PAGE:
We are continuing the various express journals eastward, from Norway House to York Factory on Hudson's Bay.
Both Edward Ermatinger's York Factory Express Journals end at Norway House, but he will return in one journal that takes him from York Factory westward to the Columbia, in 1827.
The gentlemen who kept the journals often had little to say of the journey to York Factory -- you will see what I mean when you read James Douglas' journal.
However, as you will see when you read these posts, none of the Columbia men that kept these journals travelled downriver with the York Factory Express.
Instead they remained behind to attend the meetings and write the Minutes, and then went on to York Factory in canoes.
Sometimes they reached "the Factory" before their expressmen did.
I should say something of the journey from Norway House to York Factory, to help you understand why they mention so many different names of rivers on their relatively short trip to Hudson Bay.
Alexander Caulfield Anderson took out the express in 1842, but he also travelled this same route in 1832, as he was coming to the Columbia.
So he travelled over this short, rapid-filled river system four times.
From my book, The Pathfinder -- in 1832, Anderson travelled north from Fort Garry (Red River), to Norway House to join the east-bound Columbia express and Saskatchewan Brigade:
"Anderson arrived at Norway House on the morning of June 27, and by five o'clock that evening he was travelling east toward York Factory with the men from Edmonton House and the Columbia District.
"The Fort Vancouver men had crossed the Rocky Mountains in the early spring, carrying the papers and records of the Columbia district east to the annual meeting of the Company at Norway House.
"While the chief factors attended the meeting, the men of the Columbia express continued on to York Factory to help the Saskatchewan men off-load their furs for shipment to England, and pick up the thousands of pounds of supplies and trade goods to be carried back to Edmonton House.
"As Anderson had been assigned to the Columbia district, he would now travel with the Columbia express wherever it went -- first east to York Factory; then west to Edmonton House and beyond.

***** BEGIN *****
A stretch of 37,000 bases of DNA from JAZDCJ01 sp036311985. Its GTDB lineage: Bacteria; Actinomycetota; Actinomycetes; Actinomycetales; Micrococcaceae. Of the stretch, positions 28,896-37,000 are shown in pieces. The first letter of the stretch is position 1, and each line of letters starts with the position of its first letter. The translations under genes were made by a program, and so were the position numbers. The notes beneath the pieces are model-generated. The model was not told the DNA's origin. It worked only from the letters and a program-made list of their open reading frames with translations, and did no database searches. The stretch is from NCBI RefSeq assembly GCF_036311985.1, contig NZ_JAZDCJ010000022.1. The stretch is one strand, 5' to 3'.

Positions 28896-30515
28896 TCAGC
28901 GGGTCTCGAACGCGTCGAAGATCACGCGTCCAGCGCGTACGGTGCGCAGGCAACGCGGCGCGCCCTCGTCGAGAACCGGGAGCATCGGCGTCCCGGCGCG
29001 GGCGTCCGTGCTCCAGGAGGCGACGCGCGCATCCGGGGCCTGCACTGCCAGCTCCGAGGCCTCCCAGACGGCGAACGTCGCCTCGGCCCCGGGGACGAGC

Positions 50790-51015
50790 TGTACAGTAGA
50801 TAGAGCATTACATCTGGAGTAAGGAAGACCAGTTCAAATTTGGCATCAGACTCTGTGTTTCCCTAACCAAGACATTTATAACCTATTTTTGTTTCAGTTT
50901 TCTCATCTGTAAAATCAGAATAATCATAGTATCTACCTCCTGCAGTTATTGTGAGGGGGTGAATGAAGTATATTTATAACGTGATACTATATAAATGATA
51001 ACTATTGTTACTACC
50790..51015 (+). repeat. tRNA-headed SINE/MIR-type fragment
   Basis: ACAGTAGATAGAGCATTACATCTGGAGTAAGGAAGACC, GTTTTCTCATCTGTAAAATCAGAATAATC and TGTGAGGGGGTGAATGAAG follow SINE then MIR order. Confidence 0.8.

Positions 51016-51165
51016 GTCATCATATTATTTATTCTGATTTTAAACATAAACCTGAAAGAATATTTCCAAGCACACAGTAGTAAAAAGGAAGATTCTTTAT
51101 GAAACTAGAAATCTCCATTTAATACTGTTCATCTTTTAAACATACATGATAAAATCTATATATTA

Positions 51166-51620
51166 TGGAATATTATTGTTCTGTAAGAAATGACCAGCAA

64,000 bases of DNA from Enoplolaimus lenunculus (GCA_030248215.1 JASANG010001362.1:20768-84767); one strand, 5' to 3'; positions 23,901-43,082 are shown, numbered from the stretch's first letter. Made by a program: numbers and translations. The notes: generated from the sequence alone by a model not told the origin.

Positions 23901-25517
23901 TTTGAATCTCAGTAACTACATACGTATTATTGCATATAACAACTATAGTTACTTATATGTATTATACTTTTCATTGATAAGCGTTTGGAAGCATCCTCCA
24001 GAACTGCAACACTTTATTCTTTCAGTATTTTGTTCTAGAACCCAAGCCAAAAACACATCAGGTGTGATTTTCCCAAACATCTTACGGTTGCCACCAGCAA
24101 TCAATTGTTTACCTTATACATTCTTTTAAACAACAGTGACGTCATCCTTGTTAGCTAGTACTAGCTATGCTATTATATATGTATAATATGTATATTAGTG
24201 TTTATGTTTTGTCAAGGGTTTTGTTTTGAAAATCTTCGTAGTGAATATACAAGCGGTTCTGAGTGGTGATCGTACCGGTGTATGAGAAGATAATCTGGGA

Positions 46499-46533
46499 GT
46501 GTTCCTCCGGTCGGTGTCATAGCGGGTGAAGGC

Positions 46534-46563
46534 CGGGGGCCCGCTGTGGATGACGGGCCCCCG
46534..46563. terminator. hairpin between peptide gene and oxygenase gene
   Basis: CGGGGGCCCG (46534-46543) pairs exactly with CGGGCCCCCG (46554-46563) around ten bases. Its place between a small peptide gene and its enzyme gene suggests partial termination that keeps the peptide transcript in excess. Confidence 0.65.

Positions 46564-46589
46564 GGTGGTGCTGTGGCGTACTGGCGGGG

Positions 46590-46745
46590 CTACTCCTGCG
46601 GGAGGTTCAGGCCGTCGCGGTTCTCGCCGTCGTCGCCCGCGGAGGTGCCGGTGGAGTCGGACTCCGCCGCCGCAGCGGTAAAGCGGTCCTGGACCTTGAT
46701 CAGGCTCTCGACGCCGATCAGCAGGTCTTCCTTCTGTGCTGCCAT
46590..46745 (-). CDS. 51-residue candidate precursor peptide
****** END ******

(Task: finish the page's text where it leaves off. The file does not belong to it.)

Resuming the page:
"The Saskatchewan boats crossed Playgreen Lake, at the north end of Lake Winnipeg, and entered the Nelson River, a rough waterway that carried the combined flow of the Saskatchewan, Red, and Winnipeg rivers north to Hudson Bay.
""The descent for a certain distance from Lake Winnipeg towards the sea," Anderson learned, "by a series of lakes terminating in Split Lake, is necessarily very gradual; thence consequently to its mouth the Nelson rushes with great impetuosity."
"The brigaders soon left the boisterous [Nelson] River for a tiny stream [Echimamish] so blocked by beaver lodges that it was little more than a series of still ponds that carried the boats into the calmer Hayes River, at a place called Painted Stone Portage.
"The men paddled quickly downriver and within a day or two arrived at the Company's headquarters on Hudson Bay."
I will tell you more about the Hayes River, with its many name changes, rapids, and portages, in the next posting.
From the same above source (The Pathfinder), a description of York Factory: "York Factory stood on a muddy peninsula covered with scrub willow and saw grass; its docks lay at the far end of three miles of boardwalks across flooding bogs.
"The officers' store sold goods that came straight from London via the Company ships that anchored offshore.
"There were flannel and gingham shirts, trousers, shawls, hose, tobacco, clay pipes by the dozen, finger rings, breast pins and beaver hats.
"Anderson bought a few items he had missed on the journey north -- an enamel wash basin, soap, cotton suspenders and a fur cap.
"He played with the idea of purchasing a sextant but decided against it.
"Then the wide selection of candies tempted him, and he bought Scotch caraways, candied sugar and almonds.
"He was only eighteen years old."